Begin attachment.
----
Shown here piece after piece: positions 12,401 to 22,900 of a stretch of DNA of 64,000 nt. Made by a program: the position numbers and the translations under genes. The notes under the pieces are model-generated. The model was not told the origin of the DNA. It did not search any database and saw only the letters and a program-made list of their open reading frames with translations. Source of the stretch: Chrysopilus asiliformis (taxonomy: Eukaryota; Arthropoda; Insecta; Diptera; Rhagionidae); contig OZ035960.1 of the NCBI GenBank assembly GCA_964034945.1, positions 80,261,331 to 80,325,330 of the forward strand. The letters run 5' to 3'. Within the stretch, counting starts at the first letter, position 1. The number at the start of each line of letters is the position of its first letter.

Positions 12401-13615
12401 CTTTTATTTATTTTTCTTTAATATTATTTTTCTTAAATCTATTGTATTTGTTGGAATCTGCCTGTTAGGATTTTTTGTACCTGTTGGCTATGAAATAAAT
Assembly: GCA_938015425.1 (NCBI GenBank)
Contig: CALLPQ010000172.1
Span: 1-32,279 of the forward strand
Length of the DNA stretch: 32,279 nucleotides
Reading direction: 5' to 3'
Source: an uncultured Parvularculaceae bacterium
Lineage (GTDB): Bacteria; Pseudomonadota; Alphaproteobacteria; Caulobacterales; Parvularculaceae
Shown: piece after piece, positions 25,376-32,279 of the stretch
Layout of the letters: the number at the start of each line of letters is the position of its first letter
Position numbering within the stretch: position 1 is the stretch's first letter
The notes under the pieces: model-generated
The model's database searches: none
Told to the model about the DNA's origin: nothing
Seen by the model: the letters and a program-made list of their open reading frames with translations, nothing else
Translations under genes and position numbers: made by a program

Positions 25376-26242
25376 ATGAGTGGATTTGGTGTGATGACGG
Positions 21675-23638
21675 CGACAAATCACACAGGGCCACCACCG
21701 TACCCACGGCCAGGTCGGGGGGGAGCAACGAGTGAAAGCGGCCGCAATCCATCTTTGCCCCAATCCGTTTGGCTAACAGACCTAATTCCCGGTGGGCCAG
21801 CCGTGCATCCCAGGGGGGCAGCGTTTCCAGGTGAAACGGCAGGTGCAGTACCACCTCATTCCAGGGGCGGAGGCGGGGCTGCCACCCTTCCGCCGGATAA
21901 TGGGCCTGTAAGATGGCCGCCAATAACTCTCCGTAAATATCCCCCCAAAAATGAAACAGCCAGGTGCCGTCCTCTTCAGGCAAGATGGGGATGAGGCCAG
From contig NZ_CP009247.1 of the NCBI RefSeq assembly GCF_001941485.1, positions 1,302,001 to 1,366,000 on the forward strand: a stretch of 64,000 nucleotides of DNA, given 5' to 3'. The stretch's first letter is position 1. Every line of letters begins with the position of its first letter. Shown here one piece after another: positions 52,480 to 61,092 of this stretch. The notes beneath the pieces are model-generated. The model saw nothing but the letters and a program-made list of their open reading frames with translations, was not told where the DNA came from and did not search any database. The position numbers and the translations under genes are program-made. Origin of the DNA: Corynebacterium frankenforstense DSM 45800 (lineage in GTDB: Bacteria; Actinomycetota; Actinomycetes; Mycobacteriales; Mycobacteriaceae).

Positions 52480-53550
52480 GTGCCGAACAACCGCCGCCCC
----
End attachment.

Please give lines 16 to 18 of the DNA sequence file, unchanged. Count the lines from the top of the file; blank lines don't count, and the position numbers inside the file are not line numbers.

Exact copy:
Told to the model about the DNA's origin: nothing
Seen by the model: the letters and a program-made list of their open reading frames with translations, nothing else
Translations under genes and position numbers: made by a program